Assessment of Viability of Coal Mines in Tanzania for Extraction of Rare Earth Elements
Keywords:Rare earth elements, coal, coal fly ash, X-ray fluorescence spectrometry, ICP-MS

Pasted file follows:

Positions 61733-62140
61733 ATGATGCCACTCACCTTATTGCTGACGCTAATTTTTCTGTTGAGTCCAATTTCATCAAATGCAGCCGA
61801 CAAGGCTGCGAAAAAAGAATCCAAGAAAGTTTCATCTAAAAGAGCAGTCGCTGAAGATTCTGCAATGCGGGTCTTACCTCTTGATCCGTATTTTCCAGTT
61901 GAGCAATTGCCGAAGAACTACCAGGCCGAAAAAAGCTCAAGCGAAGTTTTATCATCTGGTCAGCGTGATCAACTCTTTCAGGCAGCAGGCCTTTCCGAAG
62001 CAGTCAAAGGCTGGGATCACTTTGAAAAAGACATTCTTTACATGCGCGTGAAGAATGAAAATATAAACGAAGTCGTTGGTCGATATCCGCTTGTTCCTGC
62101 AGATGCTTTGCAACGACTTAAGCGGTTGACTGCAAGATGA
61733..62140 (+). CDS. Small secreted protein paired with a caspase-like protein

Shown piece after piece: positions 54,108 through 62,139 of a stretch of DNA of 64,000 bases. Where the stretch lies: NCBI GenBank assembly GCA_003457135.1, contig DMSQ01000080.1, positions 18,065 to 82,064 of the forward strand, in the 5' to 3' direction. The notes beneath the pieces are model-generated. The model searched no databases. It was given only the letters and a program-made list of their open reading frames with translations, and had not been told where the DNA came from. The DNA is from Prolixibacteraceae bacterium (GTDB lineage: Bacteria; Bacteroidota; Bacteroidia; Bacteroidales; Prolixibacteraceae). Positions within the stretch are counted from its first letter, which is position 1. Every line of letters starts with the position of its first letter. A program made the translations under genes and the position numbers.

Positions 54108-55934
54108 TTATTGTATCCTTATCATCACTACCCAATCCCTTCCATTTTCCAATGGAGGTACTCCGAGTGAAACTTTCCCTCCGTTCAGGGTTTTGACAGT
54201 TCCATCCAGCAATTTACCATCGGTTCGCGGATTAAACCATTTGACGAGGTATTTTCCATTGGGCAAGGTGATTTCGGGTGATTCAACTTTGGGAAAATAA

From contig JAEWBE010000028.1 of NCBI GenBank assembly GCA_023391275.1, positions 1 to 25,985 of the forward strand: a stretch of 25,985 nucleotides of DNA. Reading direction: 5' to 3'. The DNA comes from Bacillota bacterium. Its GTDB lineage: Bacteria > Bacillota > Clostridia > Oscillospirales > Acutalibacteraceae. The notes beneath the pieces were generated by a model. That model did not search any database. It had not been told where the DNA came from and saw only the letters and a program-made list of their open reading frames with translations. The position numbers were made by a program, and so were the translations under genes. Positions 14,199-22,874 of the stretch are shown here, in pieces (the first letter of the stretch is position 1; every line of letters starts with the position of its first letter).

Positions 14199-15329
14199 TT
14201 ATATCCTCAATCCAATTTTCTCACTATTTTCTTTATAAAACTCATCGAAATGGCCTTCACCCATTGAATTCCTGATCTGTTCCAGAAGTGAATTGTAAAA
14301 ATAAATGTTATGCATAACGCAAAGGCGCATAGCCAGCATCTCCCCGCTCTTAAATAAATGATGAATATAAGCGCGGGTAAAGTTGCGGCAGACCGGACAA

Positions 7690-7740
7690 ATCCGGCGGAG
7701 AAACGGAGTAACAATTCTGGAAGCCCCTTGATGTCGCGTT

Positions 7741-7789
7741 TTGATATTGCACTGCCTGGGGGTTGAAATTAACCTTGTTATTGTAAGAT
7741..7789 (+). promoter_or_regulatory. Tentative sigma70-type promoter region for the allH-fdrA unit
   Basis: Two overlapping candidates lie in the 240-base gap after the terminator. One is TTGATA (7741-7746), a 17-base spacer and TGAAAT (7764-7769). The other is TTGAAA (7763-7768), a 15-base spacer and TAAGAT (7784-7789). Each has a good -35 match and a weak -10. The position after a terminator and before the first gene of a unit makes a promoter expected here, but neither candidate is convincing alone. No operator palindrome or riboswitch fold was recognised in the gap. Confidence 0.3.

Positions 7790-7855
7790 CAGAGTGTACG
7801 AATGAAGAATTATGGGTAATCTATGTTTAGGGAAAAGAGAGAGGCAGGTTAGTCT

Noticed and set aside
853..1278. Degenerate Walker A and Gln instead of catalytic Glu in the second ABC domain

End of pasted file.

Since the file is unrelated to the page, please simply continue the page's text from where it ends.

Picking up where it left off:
This study aimed at determining the concentrations of rare earth elements (REEs) in coal and coal fly ash (CFA) from three coal mines in Tanzania: Kiwira, Ngaka and Rukwa. The goal was to assess if these resources could be commercially viable for extracting REEs. Coal and CFA samples were analysed using X-ray fluorescence (XRF) spectrometry and laser ablation inductively coupled plasma mass spectrometry (LA-ICP-MS). The total concentrations of REEs in the coal samples ranged from 89.48 parts per million (ppm) to 196.30 ppm, while in CFA samples, ranged from 362.55 ppm to 475.77 ppm. Computed percentage of critical REEs (REYdef, rel%) and outlook coefficient (Coutl) values ranged from 27.41% to 50.74% and 0.62 to 2.00, respectively. Based on the evaluation criteria proposed for assessing coal and coal ash as sources of REEs, the results suggest that the studied coal and CFA samples have the potential to be used as sources of REEs for economic development. These findings have important implications for the Tanzanian government and other relevant authorities, as they provide valuable insights into the feasibility of investing in the coal and coal ash as promising sources of REEs. This is particularly significant considering the high global demands for REEs.